Posts Tagged ‘Mel & Tim’

A Room That Feels Like Mine

August 24, 2011

Originally posted October 13, 2008

Not many days after we got all the furniture settled in the house, as I sat puttering idly at the computer and keeping half an eye on a football game – it must have been a Saturday – I began to hear repeated thumps and bangs coming from the loft. As the noise began, Clarence and Oscar fled down the stairs from the loft as rapidly as cat legs could carry them.

I left the study and went up to investigate: I found the Texas Gal wielding a hammer, attempting to put nails and hangers into the sturdy wallboard that lines the loft. Success was hard to come by. I asked if she needed help, and she declined. By the end of the afternoon, she had on the walls of the loft the things she felt most important to hang, some functional, some purely decorative. Among the decorative items were the Texas license plates she removed from her car when she first registered it in Minnesota.

I returned to my study and looked at the walls, still empty, and looked at the wide range of items waiting to find their places on the walls. Still not certain where they should all go – I tend to be a bit glacial about such decisions, a fact that sometimes perturbs the Texas Gal – I settled back into my chair and resumed my puttering and game-watching.

Last Saturday, I was finally ready. I’d gotten weary of moving framed things around whenever I wanted to pull a record from the stacks or a book from the shelves. The Texas Gal was away, heading with a friend to the city of Mankato – about a hundred and thirty miles away – on a quest for quilt and scrapbook shops. So after watching the University of Minnesota’s Golden Gophers win a football game at Illinois, I got out my hammer and some hangers and nails.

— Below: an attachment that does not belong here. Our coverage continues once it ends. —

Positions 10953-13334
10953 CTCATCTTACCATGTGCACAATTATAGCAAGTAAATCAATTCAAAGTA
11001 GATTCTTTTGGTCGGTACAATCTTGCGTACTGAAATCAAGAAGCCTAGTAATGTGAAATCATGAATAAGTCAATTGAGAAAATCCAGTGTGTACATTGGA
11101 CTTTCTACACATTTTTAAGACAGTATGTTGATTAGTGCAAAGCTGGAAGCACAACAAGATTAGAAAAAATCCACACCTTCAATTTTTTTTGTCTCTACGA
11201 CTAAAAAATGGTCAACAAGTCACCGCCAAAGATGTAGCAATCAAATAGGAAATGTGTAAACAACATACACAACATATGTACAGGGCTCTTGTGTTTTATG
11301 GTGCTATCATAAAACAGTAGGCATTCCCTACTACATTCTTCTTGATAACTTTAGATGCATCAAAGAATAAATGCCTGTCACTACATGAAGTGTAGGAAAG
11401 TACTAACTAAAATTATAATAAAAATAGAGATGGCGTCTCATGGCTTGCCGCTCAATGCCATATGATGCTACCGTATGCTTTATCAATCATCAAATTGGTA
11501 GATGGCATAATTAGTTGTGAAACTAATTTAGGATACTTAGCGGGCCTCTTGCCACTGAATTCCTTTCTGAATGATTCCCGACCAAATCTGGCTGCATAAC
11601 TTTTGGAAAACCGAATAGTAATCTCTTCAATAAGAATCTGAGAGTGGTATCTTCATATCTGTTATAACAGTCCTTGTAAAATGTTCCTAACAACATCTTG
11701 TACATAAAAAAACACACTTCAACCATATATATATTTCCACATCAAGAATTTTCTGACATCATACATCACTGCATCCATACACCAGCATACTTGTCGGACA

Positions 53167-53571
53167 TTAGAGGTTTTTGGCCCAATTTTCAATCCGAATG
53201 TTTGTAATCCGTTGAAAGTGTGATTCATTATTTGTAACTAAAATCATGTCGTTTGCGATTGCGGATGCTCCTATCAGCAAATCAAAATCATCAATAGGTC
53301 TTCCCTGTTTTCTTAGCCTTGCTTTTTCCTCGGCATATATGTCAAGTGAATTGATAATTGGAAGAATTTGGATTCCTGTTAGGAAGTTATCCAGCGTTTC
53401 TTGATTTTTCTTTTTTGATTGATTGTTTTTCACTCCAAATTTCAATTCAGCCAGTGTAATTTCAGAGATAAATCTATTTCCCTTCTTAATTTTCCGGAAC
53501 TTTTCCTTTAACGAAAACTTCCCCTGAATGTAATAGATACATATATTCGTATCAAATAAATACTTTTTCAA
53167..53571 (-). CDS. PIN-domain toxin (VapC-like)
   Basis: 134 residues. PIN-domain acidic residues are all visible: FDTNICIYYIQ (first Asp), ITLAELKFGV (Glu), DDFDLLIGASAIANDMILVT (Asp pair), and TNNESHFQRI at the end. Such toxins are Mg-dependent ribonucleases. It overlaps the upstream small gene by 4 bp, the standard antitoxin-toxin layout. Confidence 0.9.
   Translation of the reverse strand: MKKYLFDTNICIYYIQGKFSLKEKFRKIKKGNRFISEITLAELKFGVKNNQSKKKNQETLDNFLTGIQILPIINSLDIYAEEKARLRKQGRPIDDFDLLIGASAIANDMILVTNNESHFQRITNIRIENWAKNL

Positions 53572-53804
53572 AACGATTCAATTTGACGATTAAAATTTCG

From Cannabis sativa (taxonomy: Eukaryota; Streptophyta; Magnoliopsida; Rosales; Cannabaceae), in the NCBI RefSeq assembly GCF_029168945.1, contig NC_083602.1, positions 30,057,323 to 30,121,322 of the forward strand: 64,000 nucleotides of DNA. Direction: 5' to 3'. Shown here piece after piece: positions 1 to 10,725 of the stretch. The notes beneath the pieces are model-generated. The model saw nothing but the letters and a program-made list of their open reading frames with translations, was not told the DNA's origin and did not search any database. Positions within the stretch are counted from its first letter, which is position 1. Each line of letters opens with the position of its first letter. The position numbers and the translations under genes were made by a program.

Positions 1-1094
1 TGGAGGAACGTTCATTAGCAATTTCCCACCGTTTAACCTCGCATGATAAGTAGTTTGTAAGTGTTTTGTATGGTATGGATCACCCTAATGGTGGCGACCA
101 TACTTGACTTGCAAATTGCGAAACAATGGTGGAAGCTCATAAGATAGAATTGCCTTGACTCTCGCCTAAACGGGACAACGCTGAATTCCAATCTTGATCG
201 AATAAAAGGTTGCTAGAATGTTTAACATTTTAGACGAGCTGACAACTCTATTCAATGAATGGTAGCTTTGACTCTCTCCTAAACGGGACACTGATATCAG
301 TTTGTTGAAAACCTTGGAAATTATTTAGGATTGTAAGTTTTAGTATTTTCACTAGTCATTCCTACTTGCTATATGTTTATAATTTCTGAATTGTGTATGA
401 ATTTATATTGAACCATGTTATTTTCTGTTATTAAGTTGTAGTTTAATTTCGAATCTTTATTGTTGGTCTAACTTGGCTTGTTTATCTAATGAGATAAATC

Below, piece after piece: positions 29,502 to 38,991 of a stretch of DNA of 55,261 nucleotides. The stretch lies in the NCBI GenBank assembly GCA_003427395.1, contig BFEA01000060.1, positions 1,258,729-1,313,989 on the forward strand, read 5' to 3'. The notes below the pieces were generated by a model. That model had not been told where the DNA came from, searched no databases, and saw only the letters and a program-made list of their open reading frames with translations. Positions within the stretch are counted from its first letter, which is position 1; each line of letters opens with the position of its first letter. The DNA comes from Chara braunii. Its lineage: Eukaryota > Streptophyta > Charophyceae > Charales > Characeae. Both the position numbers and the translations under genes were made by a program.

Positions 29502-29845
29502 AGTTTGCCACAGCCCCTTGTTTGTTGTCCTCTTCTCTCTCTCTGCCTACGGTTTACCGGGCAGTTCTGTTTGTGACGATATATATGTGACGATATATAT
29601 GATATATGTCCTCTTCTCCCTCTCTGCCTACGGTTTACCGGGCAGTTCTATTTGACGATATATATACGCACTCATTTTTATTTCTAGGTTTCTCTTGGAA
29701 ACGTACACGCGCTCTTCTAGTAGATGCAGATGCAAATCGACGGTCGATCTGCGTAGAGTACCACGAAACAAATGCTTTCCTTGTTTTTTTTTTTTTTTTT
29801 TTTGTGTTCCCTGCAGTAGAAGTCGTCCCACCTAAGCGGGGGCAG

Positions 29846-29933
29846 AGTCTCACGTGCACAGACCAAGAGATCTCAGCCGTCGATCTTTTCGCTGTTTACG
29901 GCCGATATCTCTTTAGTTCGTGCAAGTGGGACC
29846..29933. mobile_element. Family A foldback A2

An hour later, I sat in my chair and surveyed the room. To the left of the north window was my framed poster of the cover to the Beatles’ Sgt. Pepper’s Lonely Hearts Club Band album. In the small space above the window: a plaque given me twenty-some years ago by the National Newspaper Association for feature writing.

From the window, heading to the corner, we find: The picture of my dad and his 1952 Ford; and a framed collection of pictures from 2002-2003, a chronicle of our move to St. Cloud and our first year here put together for me by the Texas Gal (one of those pictures is the last taken of me and my dad together, quite possibly the last picture he was ever in).